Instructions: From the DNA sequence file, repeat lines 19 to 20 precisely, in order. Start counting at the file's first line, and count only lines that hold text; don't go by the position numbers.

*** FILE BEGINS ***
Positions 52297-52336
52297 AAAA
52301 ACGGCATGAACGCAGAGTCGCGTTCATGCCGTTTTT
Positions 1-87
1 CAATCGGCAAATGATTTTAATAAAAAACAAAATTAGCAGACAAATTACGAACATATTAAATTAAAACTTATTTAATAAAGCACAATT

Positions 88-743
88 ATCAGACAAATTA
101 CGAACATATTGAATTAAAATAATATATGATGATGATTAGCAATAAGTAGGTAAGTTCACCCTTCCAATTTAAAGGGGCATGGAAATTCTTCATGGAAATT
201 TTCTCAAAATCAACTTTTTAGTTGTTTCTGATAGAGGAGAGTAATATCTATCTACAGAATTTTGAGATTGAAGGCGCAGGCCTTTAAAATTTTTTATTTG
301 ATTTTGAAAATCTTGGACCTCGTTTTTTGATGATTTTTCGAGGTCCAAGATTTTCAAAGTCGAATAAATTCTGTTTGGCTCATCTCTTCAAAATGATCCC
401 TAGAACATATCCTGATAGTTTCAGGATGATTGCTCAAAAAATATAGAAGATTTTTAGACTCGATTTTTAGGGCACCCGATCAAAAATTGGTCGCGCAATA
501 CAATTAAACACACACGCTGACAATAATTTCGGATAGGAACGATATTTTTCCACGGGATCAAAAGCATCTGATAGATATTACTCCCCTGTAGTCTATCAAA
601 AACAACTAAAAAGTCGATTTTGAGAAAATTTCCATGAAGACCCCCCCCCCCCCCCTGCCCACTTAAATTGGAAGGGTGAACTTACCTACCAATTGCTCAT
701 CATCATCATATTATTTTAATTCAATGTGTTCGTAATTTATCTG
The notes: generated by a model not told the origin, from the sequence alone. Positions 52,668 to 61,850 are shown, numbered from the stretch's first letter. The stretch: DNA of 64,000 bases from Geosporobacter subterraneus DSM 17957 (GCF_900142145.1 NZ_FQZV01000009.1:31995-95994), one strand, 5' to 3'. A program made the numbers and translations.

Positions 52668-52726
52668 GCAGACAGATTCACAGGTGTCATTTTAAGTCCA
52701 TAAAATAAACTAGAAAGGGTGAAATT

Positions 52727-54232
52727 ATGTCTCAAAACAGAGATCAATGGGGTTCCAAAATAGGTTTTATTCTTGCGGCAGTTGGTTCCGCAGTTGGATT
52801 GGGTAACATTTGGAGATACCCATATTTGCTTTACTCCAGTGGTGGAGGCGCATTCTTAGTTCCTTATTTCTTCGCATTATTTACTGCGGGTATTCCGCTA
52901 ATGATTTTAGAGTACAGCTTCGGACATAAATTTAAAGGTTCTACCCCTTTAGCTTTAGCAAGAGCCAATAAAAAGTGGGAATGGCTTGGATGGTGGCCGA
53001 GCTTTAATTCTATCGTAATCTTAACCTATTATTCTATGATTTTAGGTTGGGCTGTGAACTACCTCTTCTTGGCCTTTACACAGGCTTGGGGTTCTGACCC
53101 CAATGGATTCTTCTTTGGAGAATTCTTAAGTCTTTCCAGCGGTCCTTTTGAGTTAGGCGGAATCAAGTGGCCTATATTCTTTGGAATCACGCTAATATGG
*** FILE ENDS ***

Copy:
Positions 52727-54232
52727 ATGTCTCAAAACAGAGATCAATGGGGTTCCAAAATAGGTTTTATTCTTGCGGCAGTTGGTTCCGCAGTTGGATT